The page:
Share this post


Link to post
Share on other sites

Good first post.

Well said.

Share this post


Link to post
Share on other sites

Some people like getting high. They mostly grow out of it.

 

If you ban something or make it difficult to find people will take something else. By prohibiting stuff which has been used for centuries, and which is relatively well understood, you encourage people towards less well understood and potentially quite nasty highs.

 

People sometimes talk about the relative dangers of skunk and other strong weed. But those hybrids were developed specifically to be grown under lights in northern european climates - as a direct result of the enforcement of the illegality of importing more traditional varieties from the sunnier countries. There is a good argument that the strong varieties of weed which are cited as examples of the dangers of dope exist because of prohibition. Equally people are apparently eating 'plant food' (whatever that is) because previously legal compounds are no longer legal.

 

Prohibition is dangerous.

Share this post


Link to post
Share on other sites

Always I am hearing, 'Ban this evil drug' - the drug is not the addict. That useless bint of a drugs tzar goes on and on about dangerous drugs (when she isn't busy organising/attending another pointless conference) and now we have another uninformed clown attempting to boost his polling figures by calling for the immediate banning of these crappy legal highs. No where do I see or hear ANYTHING about addiction, addiction, habit, institutionalisation, they are the demons, but what can you do about it? People should be thinking about addiction before they start with anything repetitive, humans are quite funny little things, innit?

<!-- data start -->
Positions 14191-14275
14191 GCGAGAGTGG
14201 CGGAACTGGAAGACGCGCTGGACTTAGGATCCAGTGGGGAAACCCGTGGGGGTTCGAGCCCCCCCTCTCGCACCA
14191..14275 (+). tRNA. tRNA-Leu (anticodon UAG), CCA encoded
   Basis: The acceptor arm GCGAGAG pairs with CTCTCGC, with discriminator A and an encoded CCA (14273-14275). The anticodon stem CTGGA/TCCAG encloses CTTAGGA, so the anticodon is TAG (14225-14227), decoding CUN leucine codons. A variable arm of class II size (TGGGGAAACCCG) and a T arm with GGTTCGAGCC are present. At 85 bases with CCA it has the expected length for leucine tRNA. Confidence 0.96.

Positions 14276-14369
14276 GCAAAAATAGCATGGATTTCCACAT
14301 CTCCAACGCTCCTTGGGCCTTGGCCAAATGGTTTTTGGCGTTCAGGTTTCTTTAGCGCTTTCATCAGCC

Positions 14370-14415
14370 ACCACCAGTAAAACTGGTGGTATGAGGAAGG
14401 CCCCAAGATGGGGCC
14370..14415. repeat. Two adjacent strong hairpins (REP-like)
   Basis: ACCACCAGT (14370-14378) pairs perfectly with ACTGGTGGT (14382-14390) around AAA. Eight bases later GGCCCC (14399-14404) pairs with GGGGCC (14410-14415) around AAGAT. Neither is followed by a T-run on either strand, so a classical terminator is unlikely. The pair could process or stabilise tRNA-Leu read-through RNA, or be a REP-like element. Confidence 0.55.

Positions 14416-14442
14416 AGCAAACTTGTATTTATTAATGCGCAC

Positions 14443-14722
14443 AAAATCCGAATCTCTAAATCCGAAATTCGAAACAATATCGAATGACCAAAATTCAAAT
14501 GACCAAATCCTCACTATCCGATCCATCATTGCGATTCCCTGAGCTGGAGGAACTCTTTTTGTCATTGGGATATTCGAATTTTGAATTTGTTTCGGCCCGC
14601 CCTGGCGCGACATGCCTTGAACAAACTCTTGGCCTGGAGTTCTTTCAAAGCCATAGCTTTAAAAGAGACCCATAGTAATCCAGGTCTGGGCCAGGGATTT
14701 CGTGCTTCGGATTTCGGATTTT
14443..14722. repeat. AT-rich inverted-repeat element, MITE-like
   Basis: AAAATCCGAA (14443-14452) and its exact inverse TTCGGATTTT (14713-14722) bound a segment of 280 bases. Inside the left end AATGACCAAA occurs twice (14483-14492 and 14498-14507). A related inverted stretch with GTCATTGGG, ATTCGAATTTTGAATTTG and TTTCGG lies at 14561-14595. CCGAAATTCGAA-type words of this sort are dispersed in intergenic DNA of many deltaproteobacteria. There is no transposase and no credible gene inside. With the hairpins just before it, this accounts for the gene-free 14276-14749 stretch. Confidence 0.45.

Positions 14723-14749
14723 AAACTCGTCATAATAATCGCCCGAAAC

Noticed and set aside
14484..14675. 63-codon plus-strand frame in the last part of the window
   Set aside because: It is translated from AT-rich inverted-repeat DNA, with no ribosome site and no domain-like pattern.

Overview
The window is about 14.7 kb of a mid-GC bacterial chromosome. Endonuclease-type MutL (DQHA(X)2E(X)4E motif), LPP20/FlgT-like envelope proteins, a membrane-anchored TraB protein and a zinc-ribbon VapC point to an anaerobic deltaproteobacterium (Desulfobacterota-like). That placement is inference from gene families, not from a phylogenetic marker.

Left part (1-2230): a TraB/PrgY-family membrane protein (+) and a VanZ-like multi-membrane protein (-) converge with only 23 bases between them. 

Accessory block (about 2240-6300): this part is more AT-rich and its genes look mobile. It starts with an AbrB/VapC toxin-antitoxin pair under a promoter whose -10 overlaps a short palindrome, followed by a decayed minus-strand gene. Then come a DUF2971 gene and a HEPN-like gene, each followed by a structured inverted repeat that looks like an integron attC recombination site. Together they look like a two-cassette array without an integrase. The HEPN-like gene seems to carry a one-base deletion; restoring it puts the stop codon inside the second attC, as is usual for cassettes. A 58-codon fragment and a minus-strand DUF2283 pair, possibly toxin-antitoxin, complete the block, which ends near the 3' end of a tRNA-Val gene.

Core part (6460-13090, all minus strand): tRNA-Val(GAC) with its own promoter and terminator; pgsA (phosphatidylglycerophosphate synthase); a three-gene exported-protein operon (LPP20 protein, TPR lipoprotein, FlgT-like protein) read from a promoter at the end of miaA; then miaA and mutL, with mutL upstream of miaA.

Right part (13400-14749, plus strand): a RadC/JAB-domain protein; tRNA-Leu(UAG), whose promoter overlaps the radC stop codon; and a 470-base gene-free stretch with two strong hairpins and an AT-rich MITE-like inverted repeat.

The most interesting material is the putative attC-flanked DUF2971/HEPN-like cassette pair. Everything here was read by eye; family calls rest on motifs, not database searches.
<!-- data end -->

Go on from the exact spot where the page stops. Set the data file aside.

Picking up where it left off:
Kopmatt, maybe you are living a sheltered life at uni, when I goto the UK there is plenty of evidence of drug use, all over the place :) Stoners eating food, ravers dancing their heads off, trippers laughing, smak heads dreaming and begging for cash, where you at lad?

Share this post


Link to post
Share on other sites
Guernsey banned legal highs earlier this year - unfortunately its not just adults that get addicted also young children.

 

So ban them for under 16s. Comprende?

Share this post


Link to post
Share on other sites
Good first post.

Well said.

Don't worry I am sure they will learn soon enough and get into the standard posting style.

Share this post


Link to post
Share on other sites
Always I am hearing, 'Ban this evil drug' - the drug is not the addict. That useless bint of a drugs tzar goes on and on about dangerous drugs (when she isn't busy organising/attending another pointless conference) and now we have another uninformed clown attempting to boost his polling figures by calling for the immediate banning of these crappy legal highs. No where do I see or hear ANYTHING about addiction, addiction, habit, institutionalisation, they are the demons, but what can you do about it? People should be thinking about addiction before they start with anything repetitive, humans are quite funny little things, innit?